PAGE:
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Why Is Everyone Talking About This 'Chinese Spy Balloon'?

A high altitude balloon floats over Billings, Montana, on Wednesday, February 1, 2023.
A high altitude balloon floats over Billings, Montana, on Wednesday, February 1, 2023.

A high altitude balloon floats over Billings, Montana, on Wednesday, February 1, 2023.

Everyone is talking about a “Chinese spy balloon” supposedly hoovering over the US and wondering where it could possibly have come from.

If it sounds surreal, that’s because it is – and at the moment, it seems like no-one is willing to explain what’s actually going on.

At first, neither the US nor China have admitted to knowing about the origins of the apparent inflatable – which obviously meant the whole of Twitter was wildly speculating.

The incident then got its own Wikipedia page, before China suggested it was a “civilian airship”.

So here’s what we do know so far about the mysterious floating object.

What is the ‘spy balloon’?

US defence officials saw the large, white balloon on Thursday, February 2 floating across the north of the US.

It was first noted over Billings, Montana, on Wednesday, where there are 150 intercontinental ballistic missile silos.

Officials then started to track it as they suspected it was a Chinese surveillance balloon.

They claimed that its current flight path carries it over “a number of sensitive” military sites, adding that Washington has “very high confidence” the balloon has Chinese origins and is looking to collect information.

One official described it as the size of three buses, and large enough to be visible to commercial pilots.

However, the Pentagon was quick to note that it did not pose a “military or physical threat”, and that it was travelling at an altitude much higher than commercial planes.

Even so, Pentagon press secretary brigadier general Patrick Ryder said: “Instances of this kind of balloon activity have been observed previously over the past several years.

“Once the balloon was detected, the US government acted immediately to protect against the collection of sensitive information.”

Spy balloons using jet stream air currents have been used for decades, notably by Japan during World War 2. They can be used to drop weapons or as means of surveillance.

Canadian officials then said they had also spotted a high-altitude surveillance balloon. It’s not clear if this is the same one, which is thought to have flown, into the US after travelling over the Aleutian Islands and Canada, or a second object.

The Canadian National Defence said: “Canadians are safe and Canada is taking steps to ensure the security of its airspace, including the monitoring of a potential second incident.”

What does the US plan to do about the balloon?

The US did scramble fighter jets to shoot it down, but US president Joe Biden and the Pentagon are against doing so because of the risk to civilians from the falling debris.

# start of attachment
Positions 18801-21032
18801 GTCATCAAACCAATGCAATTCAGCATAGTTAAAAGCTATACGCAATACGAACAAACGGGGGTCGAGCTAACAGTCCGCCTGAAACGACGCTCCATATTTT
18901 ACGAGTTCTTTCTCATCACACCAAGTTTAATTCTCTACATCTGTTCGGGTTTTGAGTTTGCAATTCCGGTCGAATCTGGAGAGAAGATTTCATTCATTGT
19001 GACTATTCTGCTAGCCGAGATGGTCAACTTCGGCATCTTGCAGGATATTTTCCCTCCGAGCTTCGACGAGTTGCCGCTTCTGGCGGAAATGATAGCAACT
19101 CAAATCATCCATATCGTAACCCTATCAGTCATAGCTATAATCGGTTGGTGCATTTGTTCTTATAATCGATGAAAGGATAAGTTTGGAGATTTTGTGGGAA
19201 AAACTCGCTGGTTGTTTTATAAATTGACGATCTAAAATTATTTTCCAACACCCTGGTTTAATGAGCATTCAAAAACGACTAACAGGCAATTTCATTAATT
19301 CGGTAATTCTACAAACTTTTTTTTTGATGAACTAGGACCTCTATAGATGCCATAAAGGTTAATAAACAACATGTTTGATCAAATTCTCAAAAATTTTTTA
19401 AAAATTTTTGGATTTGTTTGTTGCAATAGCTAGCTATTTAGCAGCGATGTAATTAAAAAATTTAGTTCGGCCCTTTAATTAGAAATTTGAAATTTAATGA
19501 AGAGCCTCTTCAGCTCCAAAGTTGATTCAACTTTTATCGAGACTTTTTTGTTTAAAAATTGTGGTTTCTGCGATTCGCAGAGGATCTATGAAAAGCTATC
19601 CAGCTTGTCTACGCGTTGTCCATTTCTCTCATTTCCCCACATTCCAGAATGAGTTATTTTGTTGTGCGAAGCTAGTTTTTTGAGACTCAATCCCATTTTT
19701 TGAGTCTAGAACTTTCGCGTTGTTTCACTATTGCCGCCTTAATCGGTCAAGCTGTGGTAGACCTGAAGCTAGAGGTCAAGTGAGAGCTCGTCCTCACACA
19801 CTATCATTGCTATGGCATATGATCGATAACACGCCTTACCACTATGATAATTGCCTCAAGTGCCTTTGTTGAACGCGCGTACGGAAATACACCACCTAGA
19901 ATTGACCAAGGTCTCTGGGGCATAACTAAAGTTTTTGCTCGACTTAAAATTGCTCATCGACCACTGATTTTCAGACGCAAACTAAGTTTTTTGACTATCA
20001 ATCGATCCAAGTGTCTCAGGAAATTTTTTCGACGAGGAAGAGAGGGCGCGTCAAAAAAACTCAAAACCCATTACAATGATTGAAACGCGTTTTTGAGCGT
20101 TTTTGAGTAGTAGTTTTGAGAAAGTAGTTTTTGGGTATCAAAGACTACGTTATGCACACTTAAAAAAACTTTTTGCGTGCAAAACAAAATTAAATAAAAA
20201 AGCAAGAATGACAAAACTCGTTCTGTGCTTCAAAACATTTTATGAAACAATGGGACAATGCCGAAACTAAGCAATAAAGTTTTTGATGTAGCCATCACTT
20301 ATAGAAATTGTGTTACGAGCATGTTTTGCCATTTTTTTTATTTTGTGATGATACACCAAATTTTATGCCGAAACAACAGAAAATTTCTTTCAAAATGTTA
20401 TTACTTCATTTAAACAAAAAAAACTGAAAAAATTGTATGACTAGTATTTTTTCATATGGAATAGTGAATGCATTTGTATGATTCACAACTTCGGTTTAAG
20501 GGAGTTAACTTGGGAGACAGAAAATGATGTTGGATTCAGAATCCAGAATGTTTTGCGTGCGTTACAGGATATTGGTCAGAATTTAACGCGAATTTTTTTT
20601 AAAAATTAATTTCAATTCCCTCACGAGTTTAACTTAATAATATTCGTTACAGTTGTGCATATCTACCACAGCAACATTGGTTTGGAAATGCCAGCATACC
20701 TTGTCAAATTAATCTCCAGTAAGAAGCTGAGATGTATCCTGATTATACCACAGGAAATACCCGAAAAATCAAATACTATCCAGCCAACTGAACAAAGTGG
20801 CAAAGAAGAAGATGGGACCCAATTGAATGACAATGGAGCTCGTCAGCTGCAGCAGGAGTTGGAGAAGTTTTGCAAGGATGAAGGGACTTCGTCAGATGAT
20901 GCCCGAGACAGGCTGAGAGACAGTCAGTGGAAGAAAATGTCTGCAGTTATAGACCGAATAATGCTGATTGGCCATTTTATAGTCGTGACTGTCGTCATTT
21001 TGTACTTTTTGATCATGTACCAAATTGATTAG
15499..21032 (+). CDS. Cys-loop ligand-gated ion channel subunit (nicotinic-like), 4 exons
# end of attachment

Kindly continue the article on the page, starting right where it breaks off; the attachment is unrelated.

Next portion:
The military is reportedly ready to shoot it down though, if ordered by the White House.

“Why not shoot it down? We have to do the risk-reward here,” a senior defence official told reporters.

“So the first question is, does it pose a threat, a physical kinetic threat, to individuals in the United States in the US homeland? Our assessment is it does not.

“Does it pose a threat to civilian aviation? Our assessment is it does not. Does it pose a significantly enhanced threat on the intelligence side? Our best assessment right now is that it does not.

“So given that profile, we assess the risk of downing it, even if the probability is low in a sparsely populated area of the debris falling and hurting someone or damaging property, that it wasn’t worth it.”

What has China said?

Beijing refused to confirm it sent the balloon, and China’s foreign ministry has said the country is “verifying the facts” over the incident.

Spokesperson Mao Ning said: “We have no intention to violate other countries’ sovereignty and airspace. We are gathering and verifying the facts. We hope the relevant parties will handle the matter in a cool-headed way.”

The state-backed newspaper, Global Times, wrote in English on Twitter: “The balloon itself is a big target. If balloons from other country could really enter continental US smoothly...it only proves that the US’s air defence system is completely a decoration.”

Twitter is banned in China.

Then on Friday, China’s foreign ministry claimed it was a “civilian airship” that had strayed into US airspace, and that it regretted it had blown off course.

What does this mean for China-US relations?

Although China has now offered up an explanation, the incident may still potentially worsen the existing tensions between the US and China.

As Montana governor Greg Gianforte said: “From the spy balloon to the Chinese Communist Party spying on Americans through TikTok to CCP-linked companies buying American farmland, I’m deeply troubled by the constant stream of alarming developments for our national security.”

US secretary of state Antony Blinken was planning to visit China between February 5 and 6, to discuss Russia’s war on Ukraine, but in the aftermath of the balloon incident, he has postponed the trip.

The two countries are already at odds over the war itself, with China’s more neutral status – it has decline to support or condemn Russia actively or openly – has been criticised in the US, where support for Ukraine is paramount.

Why is the internet so fascinated?

Twitter has lit up with speculation around the origins of the object, and is full of videos/pictures from those in the US who have managed to spot the balloon themselves.

Here’s a small snippet of the less sincere tweets about the incident...

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